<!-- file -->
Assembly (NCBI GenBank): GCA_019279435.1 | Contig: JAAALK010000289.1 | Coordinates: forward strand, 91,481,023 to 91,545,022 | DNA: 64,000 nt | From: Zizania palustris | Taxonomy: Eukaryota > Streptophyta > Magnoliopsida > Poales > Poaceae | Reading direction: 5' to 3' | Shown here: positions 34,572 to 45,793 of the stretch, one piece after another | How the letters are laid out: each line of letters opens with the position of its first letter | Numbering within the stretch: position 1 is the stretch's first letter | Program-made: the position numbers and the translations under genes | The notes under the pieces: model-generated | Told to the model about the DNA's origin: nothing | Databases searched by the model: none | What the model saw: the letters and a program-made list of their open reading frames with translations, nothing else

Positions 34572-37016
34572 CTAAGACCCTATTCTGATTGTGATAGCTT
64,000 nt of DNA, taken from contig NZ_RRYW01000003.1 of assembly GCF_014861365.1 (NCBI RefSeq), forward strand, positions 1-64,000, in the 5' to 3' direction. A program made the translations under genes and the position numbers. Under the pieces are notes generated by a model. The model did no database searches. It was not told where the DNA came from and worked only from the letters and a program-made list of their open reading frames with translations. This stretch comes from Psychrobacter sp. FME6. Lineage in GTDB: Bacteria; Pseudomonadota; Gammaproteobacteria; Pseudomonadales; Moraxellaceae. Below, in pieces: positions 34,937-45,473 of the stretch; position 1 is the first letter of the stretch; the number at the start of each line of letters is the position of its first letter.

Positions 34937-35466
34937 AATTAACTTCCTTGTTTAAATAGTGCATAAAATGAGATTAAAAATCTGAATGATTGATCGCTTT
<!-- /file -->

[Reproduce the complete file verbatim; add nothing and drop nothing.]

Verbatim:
Assembly (NCBI GenBank): GCA_019279435.1 | Contig: JAAALK010000289.1 | Coordinates: forward strand, 91,481,023 to 91,545,022 | DNA: 64,000 nt | From: Zizania palustris | Taxonomy: Eukaryota > Streptophyta > Magnoliopsida > Poales > Poaceae | Reading direction: 5' to 3' | Shown here: positions 34,572 to 45,793 of the stretch, one piece after another | How the letters are laid out: each line of letters opens with the position of its first letter | Numbering within the stretch: position 1 is the stretch's first letter | Program-made: the position numbers and the translations under genes | The notes under the pieces: model-generated | Told to the model about the DNA's origin: nothing | Databases searched by the model: none | What the model saw: the letters and a program-made list of their open reading frames with translations, nothing else

Positions 34572-37016
34572 CTAAGACCCTATTCTGATTGTGATAGCTT
64,000 nt of DNA, taken from contig NZ_RRYW01000003.1 of assembly GCF_014861365.1 (NCBI RefSeq), forward strand, positions 1-64,000, in the 5' to 3' direction. A program made the translations under genes and the position numbers. Under the pieces are notes generated by a model. The model did no database searches. It was not told where the DNA came from and worked only from the letters and a program-made list of their open reading frames with translations. This stretch comes from Psychrobacter sp. FME6. Lineage in GTDB: Bacteria; Pseudomonadota; Gammaproteobacteria; Pseudomonadales; Moraxellaceae. Below, in pieces: positions 34,937-45,473 of the stretch; position 1 is the first letter of the stretch; the number at the start of each line of letters is the position of its first letter.

Positions 34937-35466
34937 AATTAACTTCCTTGTTTAAATAGTGCATAAAATGAGATTAAAAATCTGAATGATTGATCGCTTT